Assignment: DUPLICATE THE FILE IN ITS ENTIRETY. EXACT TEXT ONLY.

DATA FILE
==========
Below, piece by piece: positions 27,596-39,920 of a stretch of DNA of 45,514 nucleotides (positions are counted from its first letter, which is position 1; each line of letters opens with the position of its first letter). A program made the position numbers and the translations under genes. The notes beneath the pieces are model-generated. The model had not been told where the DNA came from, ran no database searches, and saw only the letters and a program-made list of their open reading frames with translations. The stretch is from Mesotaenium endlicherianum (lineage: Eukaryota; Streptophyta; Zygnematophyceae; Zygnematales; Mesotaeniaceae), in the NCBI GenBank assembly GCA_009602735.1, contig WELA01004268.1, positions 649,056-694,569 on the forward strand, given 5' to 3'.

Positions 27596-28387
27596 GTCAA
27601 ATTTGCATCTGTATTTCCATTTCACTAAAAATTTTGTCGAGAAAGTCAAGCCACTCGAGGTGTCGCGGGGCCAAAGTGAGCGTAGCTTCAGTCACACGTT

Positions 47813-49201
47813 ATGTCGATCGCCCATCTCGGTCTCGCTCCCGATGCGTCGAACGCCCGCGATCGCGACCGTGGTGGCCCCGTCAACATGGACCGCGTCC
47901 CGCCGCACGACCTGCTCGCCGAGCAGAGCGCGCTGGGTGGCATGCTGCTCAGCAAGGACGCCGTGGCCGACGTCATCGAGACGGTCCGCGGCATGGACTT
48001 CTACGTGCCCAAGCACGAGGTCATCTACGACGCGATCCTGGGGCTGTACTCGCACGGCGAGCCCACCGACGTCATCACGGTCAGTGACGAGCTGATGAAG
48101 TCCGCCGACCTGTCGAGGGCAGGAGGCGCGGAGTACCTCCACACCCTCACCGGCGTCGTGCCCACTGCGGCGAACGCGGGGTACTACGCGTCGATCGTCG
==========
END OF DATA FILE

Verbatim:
Below, piece by piece: positions 27,596-39,920 of a stretch of DNA of 45,514 nucleotides (positions are counted from its first letter, which is position 1; each line of letters opens with the position of its first letter). A program made the position numbers and the translations under genes. The notes beneath the pieces are model-generated. The model had not been told where the DNA came from, ran no database searches, and saw only the letters and a program-made list of their open reading frames with translations. The stretch is from Mesotaenium endlicherianum (lineage: Eukaryota; Streptophyta; Zygnematophyceae; Zygnematales; Mesotaeniaceae), in the NCBI GenBank assembly GCA_009602735.1, contig WELA01004268.1, positions 649,056-694,569 on the forward strand, given 5' to 3'.

Positions 27596-28387
27596 GTCAA
27601 ATTTGCATCTGTATTTCCATTTCACTAAAAATTTTGTCGAGAAAGTCAAGCCACTCGAGGTGTCGCGGGGCCAAAGTGAGCGTAGCTTCAGTCACACGTT

Positions 47813-49201
47813 ATGTCGATCGCCCATCTCGGTCTCGCTCCCGATGCGTCGAACGCCCGCGATCGCGACCGTGGTGGCCCCGTCAACATGGACCGCGTCC
47901 CGCCGCACGACCTGCTCGCCGAGCAGAGCGCGCTGGGTGGCATGCTGCTCAGCAAGGACGCCGTGGCCGACGTCATCGAGACGGTCCGCGGCATGGACTT
48001 CTACGTGCCCAAGCACGAGGTCATCTACGACGCGATCCTGGGGCTGTACTCGCACGGCGAGCCCACCGACGTCATCACGGTCAGTGACGAGCTGATGAAG
48101 TCCGCCGACCTGTCGAGGGCAGGAGGCGCGGAGTACCTCCACACCCTCACCGGCGTCGTGCCCACTGCGGCGAACGCGGGGTACTACGCGTCGATCGTCG